It isn’t a phrase that makes you jump for joy. Instead, it is a vaguely menacing combination of words that foretells of something throwing your plans off the rails. For me, it was a leg injury. If you have been following this blog series, you’ll know that I have been training to apply to the Edmonton Police Service. Things were falling into place. I had collected all the supporting documents for my application (transcripts, first aid certification and so forth), and was studying hard to write the entrance exams. I was in the best shape of my life, thanks to working with a personal trainer.
Then came the unforeseen circumstances. One frosty September morning, my leg felt peculiar as I sprinted up a set of stairs in the river valley. I ignored it, thinking I should “suck it up, buttercup.” I trained the next day and the day after, and the pain screamed at me until I couldn’t ignore it. By Saturday morning, I couldn’t walk. I knew that something had gone majorly wrong.
I discovered that I’d strained part of my quad in my left leg (the rectus femoris muscle, to be exact) and it might be several months before it was healed. My life flashed before my eyes. I was ready to go in and slay those entrance exams and had hoped to do the physical exam soon thereafter. But now I could hardly walk and had no idea how long it would take to heal. At that moment, it felt like my big plans had crashed and burned like a plane falling out of the sky.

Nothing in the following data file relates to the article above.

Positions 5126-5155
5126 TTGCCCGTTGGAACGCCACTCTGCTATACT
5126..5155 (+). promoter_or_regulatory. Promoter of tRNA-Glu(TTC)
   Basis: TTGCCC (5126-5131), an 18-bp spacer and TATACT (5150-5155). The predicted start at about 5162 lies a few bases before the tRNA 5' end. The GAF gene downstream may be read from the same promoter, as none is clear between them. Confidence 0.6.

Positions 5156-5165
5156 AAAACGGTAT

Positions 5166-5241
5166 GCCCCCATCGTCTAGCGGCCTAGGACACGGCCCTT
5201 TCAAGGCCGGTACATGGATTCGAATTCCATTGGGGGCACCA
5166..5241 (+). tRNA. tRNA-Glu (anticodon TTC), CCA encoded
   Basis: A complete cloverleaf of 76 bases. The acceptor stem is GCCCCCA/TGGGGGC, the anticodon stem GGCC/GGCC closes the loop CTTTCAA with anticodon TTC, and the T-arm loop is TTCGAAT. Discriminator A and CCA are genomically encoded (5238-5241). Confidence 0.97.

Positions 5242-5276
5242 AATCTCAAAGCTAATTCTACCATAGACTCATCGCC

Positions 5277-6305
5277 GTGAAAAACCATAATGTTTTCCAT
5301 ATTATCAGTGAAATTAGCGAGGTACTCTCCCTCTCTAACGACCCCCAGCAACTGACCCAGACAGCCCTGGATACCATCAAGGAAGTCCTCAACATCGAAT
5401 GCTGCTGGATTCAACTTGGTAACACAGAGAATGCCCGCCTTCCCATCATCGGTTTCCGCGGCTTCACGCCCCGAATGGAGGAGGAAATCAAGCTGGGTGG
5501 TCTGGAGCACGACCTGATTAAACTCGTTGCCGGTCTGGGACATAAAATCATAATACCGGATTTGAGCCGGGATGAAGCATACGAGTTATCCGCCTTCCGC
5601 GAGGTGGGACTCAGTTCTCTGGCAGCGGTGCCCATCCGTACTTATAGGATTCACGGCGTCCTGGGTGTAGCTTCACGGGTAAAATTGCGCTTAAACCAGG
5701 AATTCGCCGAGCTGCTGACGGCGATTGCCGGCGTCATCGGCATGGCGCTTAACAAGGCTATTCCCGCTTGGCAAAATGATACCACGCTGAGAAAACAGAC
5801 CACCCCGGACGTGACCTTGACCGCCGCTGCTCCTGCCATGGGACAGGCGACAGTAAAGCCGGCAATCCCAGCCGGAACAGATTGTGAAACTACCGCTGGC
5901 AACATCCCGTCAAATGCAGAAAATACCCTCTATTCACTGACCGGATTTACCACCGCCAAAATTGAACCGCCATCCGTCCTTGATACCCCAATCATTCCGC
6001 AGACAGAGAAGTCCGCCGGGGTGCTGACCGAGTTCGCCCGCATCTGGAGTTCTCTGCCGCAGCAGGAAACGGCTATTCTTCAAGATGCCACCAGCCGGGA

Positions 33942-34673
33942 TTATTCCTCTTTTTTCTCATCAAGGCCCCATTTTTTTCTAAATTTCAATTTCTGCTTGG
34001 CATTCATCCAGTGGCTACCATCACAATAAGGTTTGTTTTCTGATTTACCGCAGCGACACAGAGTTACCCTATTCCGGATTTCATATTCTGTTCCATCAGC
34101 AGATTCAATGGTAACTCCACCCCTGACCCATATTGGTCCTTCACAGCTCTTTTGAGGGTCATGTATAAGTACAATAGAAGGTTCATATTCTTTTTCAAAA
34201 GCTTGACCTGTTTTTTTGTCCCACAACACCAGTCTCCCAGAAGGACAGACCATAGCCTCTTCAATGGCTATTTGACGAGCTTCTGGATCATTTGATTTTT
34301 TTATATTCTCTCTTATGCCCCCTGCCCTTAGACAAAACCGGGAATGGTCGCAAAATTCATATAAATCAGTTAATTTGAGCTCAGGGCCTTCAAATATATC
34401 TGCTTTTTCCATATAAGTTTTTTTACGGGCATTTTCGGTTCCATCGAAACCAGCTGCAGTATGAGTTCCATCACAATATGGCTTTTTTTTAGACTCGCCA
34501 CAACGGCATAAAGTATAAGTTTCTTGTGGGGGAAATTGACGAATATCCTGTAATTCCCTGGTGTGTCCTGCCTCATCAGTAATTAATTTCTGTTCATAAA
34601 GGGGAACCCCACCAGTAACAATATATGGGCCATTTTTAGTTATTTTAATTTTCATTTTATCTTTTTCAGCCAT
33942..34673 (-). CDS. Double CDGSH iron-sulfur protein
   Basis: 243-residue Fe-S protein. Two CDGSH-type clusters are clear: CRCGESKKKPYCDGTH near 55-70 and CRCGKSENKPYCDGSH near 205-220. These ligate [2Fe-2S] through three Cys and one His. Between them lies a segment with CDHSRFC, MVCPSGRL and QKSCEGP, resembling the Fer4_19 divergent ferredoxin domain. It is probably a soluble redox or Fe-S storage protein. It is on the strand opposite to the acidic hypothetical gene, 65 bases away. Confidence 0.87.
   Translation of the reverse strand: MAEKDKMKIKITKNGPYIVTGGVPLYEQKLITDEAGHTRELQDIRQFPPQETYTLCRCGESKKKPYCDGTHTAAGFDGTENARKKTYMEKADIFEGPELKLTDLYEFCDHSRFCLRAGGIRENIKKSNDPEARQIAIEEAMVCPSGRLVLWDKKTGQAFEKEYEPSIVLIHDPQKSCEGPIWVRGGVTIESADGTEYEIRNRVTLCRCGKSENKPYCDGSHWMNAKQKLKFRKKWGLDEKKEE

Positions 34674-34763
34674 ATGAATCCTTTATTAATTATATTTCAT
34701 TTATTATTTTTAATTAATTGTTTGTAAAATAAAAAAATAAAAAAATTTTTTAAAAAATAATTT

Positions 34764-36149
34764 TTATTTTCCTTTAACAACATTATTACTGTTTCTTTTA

Being the logical person that I am, I wallowed in misery for a day or two, and then formulated a plan. TRAINING MONTAGE! Stretching. Physio. Exercise. Rest. Repeat. Preferably set to music.
Flash forward two months and my leg is finally almost at its pre-injury state. It’s been slow going, but I knew that if I pushed it too hard too soon, I would be worse off. The take-home message here is that unforeseen circumstances are inevitable. You don’t have control over them. The only thing you have control over is how you react.
Grey tracksuit optional but recommended.